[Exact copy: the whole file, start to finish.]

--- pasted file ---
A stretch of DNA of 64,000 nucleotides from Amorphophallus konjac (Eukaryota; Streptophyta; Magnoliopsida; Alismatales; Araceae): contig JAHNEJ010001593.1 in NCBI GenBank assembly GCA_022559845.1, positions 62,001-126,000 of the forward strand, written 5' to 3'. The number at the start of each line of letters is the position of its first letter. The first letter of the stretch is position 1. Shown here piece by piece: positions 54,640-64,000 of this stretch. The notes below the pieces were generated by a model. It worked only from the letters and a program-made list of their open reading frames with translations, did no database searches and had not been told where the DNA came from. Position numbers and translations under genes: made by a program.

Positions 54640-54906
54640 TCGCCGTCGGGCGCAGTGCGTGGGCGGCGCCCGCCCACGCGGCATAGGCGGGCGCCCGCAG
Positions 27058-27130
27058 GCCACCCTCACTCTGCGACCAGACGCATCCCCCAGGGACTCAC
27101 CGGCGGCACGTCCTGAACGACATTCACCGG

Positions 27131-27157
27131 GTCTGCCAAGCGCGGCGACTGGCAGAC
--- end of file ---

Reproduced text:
A stretch of DNA of 64,000 nucleotides from Amorphophallus konjac (Eukaryota; Streptophyta; Magnoliopsida; Alismatales; Araceae): contig JAHNEJ010001593.1 in NCBI GenBank assembly GCA_022559845.1, positions 62,001-126,000 of the forward strand, written 5' to 3'. The number at the start of each line of letters is the position of its first letter. The first letter of the stretch is position 1. Shown here piece by piece: positions 54,640-64,000 of this stretch. The notes below the pieces were generated by a model. It worked only from the letters and a program-made list of their open reading frames with translations, did no database searches and had not been told where the DNA came from. Position numbers and translations under genes: made by a program.

Positions 54640-54906
54640 TCGCCGTCGGGCGCAGTGCGTGGGCGGCGCCCGCCCACGCGGCATAGGCGGGCGCCCGCAG
Positions 27058-27130
27058 GCCACCCTCACTCTGCGACCAGACGCATCCCCCAGGGACTCAC
27101 CGGCGGCACGTCCTGAACGACATTCACCGG

Positions 27131-27157
27131 GTCTGCCAAGCGCGGCGACTGGCAGAC